Conservatorship is like a guardianship, but it only applies to adults. Like a guardian, a conservator is given legal authority over another person. With adults, this only occurs when the person has become incapacitated and is no longer able to manage his or her personal affairs. In some cases, a conservatorship may also be established if the adult person is unable to resist the undue influence of others.
Children automatically lack legal capacity because of their age. Not so with adults. Imposing a conservatorship is a deprivation of the constitutional right to liberty and is taken very seriously by the court. Before a conservatorship can be established, the adult person must be notified and given a chance to defend. Proof stronger than ordinarily required in a non-criminal proceeding is needed to convince a judge that a conservatorship is necessary. This is the “clear and convincing evidence” standard of proof — it is more stringent than “preponderance of the evidence,” but need not be as strong as “beyond a reasonable doubt.”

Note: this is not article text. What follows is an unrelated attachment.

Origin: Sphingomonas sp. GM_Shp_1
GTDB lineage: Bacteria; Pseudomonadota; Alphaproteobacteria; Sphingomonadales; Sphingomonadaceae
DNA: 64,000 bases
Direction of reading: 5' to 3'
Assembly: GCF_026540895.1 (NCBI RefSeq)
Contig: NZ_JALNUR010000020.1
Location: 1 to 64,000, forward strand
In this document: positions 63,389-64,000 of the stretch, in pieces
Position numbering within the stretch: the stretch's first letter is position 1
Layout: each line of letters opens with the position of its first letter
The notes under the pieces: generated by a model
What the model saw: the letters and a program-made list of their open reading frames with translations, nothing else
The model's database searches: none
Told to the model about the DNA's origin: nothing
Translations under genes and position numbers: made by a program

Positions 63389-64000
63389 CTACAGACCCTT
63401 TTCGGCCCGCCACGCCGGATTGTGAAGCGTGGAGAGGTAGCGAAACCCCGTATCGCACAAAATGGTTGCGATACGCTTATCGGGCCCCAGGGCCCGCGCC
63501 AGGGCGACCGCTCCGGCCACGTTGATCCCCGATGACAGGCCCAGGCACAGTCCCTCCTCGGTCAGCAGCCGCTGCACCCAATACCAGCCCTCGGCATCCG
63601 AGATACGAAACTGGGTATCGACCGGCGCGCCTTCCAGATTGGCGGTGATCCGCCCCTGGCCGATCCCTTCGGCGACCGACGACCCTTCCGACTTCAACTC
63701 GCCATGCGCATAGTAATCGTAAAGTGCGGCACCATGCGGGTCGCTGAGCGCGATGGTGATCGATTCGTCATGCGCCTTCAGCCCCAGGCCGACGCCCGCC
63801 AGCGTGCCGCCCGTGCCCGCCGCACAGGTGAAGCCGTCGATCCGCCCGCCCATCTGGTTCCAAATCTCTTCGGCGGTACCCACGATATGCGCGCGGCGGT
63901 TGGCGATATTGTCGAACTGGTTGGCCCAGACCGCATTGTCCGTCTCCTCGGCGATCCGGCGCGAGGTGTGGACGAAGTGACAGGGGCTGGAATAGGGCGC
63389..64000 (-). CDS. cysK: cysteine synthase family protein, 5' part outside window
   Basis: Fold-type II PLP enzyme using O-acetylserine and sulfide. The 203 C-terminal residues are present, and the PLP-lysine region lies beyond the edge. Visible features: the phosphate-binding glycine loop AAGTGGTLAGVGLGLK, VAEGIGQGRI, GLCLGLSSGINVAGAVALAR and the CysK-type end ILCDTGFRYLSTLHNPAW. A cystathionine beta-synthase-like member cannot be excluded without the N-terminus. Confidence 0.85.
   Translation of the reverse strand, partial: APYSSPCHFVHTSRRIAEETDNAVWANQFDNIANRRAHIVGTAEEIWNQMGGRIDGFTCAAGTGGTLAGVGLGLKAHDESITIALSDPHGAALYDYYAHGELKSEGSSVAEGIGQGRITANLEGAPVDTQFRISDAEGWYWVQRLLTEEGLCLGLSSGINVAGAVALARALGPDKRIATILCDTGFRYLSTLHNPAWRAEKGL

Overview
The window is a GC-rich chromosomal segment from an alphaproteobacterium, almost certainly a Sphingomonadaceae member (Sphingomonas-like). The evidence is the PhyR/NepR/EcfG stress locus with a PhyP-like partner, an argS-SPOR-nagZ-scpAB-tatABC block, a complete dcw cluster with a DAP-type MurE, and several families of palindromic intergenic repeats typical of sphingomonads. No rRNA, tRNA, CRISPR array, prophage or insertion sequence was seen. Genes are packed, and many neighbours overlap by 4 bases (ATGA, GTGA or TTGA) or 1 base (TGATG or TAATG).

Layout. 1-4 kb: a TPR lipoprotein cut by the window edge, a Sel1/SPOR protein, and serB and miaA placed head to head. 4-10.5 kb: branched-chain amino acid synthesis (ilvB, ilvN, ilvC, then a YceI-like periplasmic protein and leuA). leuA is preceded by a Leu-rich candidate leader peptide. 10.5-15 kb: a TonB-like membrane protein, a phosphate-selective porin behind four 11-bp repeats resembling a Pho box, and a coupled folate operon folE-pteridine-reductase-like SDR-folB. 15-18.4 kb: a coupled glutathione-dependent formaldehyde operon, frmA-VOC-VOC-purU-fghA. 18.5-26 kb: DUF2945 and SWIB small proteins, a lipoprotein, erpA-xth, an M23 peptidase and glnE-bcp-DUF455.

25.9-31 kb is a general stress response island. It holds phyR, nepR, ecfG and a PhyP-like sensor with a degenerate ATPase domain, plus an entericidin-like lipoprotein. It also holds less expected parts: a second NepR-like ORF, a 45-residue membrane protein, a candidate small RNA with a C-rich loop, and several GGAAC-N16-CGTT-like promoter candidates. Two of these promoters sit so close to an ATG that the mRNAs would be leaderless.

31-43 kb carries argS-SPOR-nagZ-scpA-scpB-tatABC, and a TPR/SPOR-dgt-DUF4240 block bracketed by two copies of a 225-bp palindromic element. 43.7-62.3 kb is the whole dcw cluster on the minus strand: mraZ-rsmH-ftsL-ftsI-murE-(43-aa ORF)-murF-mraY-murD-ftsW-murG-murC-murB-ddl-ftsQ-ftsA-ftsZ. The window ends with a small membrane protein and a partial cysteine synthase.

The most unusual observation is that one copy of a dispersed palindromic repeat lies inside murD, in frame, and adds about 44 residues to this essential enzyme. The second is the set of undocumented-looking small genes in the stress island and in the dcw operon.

The person appointed by the court to be responsible for the adult is called the “Conservator.” The “conservator of the person” has authority over the care, health and living arrangements of the adult; and the “conservator of the estate” has authority over the adult’s finances and assets. The same person can be appointed as both types of conservator, or a different person can be appointed to each position. The person in need of a conservatorship is called the “Conservatee.”
Conservators are subject to the continued supervision of the Probate Court and must comply with stringent accounting and reporting requirements. In many cases, the person appointed as conservator must also be licensed by the State of California as a professional fiduciary — though it is possible for unlicensed people to be appointed so long as they are not serving as professional conservators nor appointed on more than just a few cases, or they are family members of the Conservatee.
A detailed discussion of conservatorship proceedings is beyond the focus of this blog, but you can find comprehensive information on the California Courts website at : Seniors & Conservatorships.
Conservatorships are generally very expensive and very public. Most conservatorships can be avoided if the person in need has well-drafted powers of attorney for finances and for healthcare. In many cases, it is also advisable to have a Trust in place. (These topics will be discussed in other posts.)